Friday, February 07, 2014

Ralph Lane and the Lost Colony

Several months ago, I was asked to write an article featuring Christmas in Edenton, NC. If you haven't been there, Edenton is located off the Albemarle Sound near the Chowan River and it's quite the charming little town, especially during the holidays. I knew it was historical, but I did not know to what extent until I began researching its history.


When I began my research, I set out to make a connection to Edward Bland's journey into "South Virginia" in 1650 to trade with the natives and to investigate reports of Englishmen living among them. I'd read the account of the expedition in "The Discover of New Brittaine", which is online and also included in Narratives of Early Carolina 1650-1708. As it turned out, Bland and his group did not travel as far down as present-day Edenton, but in my research, I learned Ralph Lane, governor of Sir Walter Raleigh's second expedition, which landed on Roanoke Island in 1585, created a connection between English explorers and the hamlet on the sound when he visited the Weapemeoc (aka Yeopim) natives there. Finally, I had my connection.

But I was intrigued when my research also showed relations with the natives quickly deteriorated under Lane's leadership. Months later, he left a far more hostile world than what he had found. The following year, Walter Raleigh's third and last attempt to colonize the New World arrived at the same location.

Sadly, the magazine folded before the Edenton story could go to print, but below, I posted what was intended to be a sidebar item featuring my take on the Lost Colony and what may have led to its demise.

UPDATE: I've learned much since I first published this post, and the facts are far more fascinating and complex than I had realized. Click here for a link to the updated post.

Did Sir Walter Raleigh’s Second Expedition Set the Third Up for Failure?

Sir Walter Raleigh’s second expedition to the New World was a military endeavor. With Ralph Lane serving as governor, the group settled on Roanoke Island, which Philip Amadas and Arthur Barlowe had explored the previous year during a scouting mission funded by Raleigh.

In the months after Lane's group settled on Roanoke, conflict arose between the settlers and the natives. To quell the threat he helped create, Lane imprisoned Menatonon, king of Chawanook--also known as Chowanoke and Chowan--despite the fact that “(Chawanook) it selfe is the greatest Province of the region." He later released Menatonon for ransom, but kept the king’s son.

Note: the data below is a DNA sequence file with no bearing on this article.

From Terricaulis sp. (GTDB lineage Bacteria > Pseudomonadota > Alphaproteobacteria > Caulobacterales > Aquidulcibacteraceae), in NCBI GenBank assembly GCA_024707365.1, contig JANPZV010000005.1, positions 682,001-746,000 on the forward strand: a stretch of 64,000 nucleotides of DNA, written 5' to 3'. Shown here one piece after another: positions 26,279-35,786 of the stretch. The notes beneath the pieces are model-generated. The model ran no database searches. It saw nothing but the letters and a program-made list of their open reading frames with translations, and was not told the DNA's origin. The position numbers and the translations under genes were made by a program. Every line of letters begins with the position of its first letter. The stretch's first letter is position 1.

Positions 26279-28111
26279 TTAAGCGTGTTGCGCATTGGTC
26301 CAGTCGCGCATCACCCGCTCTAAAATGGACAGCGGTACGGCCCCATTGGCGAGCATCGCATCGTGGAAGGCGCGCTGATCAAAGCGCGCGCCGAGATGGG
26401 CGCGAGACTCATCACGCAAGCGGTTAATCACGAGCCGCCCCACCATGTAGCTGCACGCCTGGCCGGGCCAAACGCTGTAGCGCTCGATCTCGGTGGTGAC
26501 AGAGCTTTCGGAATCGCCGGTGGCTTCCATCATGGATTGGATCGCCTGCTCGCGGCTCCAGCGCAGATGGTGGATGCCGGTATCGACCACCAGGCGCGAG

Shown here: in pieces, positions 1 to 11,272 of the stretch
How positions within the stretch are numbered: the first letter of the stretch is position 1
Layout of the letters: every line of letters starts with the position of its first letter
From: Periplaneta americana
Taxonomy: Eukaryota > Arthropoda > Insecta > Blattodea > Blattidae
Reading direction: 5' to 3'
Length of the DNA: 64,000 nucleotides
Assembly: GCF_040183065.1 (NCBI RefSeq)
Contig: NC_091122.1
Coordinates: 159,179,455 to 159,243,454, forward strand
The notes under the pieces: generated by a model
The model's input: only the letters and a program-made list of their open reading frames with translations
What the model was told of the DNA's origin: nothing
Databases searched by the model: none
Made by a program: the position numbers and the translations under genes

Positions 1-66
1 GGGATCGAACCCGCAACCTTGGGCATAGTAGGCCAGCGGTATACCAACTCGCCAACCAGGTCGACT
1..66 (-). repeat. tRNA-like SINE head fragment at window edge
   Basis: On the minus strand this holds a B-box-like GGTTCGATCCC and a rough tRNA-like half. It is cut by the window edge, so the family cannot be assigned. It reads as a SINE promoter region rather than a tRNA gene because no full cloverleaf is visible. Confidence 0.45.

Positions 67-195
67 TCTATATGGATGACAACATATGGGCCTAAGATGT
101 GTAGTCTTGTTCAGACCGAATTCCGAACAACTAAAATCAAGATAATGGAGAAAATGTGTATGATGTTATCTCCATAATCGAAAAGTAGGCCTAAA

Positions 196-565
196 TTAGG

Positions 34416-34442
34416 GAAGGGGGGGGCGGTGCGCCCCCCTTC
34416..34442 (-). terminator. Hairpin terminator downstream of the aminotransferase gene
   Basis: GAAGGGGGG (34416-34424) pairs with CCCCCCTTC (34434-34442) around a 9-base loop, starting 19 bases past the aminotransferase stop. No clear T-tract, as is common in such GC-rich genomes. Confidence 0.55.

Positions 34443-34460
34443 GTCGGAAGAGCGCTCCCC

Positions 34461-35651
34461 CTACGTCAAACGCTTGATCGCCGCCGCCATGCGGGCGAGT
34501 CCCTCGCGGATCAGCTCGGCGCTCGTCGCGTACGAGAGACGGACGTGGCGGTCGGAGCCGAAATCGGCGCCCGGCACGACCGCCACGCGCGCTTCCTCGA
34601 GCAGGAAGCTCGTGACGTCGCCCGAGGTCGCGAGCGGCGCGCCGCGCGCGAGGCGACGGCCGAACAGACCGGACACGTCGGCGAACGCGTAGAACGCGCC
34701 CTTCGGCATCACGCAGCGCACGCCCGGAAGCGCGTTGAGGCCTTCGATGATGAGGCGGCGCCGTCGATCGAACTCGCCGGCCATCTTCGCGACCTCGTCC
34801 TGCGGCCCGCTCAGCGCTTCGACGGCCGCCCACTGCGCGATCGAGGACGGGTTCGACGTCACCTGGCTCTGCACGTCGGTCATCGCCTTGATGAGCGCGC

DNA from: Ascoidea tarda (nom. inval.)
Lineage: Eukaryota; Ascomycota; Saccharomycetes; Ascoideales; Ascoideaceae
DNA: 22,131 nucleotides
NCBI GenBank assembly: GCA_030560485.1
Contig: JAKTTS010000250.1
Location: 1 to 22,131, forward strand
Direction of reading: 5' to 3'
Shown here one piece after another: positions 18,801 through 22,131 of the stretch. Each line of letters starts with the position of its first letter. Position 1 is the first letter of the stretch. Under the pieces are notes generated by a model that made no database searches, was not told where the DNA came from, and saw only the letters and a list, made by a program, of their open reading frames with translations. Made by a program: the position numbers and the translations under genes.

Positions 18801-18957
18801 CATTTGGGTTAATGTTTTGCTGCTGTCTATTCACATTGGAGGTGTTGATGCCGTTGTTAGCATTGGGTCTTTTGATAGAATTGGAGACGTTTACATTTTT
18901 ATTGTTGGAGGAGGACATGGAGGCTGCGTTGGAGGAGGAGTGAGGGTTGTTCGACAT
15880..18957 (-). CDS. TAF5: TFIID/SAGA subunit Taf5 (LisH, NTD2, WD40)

Hostilities continued. Then, as Lane reports, “Ensenore…being the onely friend to our nation that we had amongst them….died the 20 of April 1586.”

Having lost his strong and sole supporter, Lane and his group found themselves starving and in danger of attack. When a clash between one of Lane’s men and two natives resulted in the natives’ death, “(they) tooke themselves to their bowes, and we to our armes: some three or foure of them at the first were slaine with our shot.”

Another skirmish ensured, ending in more deaths. Days later, while Lane’s group was on high alert, Sir Frances Drake arrived and offered to resupply the colony. Lane instead opted to travel back to England, leaving behind him blood and bitter memories of European settlers.

The following year, Raleigh’s third expedition (and his second attempt to colonize the New World), led by John White, settled on Roanoke Island. White eventually traveled back to England for supplies, and the remaining colonists, including the first English child born in the New World, was never seen again. Victims, perhaps, of foolish choices regarding natives already hostile after their first encounter with Englishmen.

Glimpses of the Past

If you're interested in learning more about early North Carolina, several explorers have written detailed and often engaging accounts of their journeys through the Carolinas and America's "Cradle of the Colonies." Journals include:

A New Voyage to Carolina, John Lawson, 1709
"A Discovery of New Brittaine", Edward Bland, 1650 (Available Online)
"A Relation of a Discovery", William Hilton, 1664 (Available Online)
Natural History of North Carolina, John Brickell, 1737
Cradle of the Colony by Dr. Thomas Parramore

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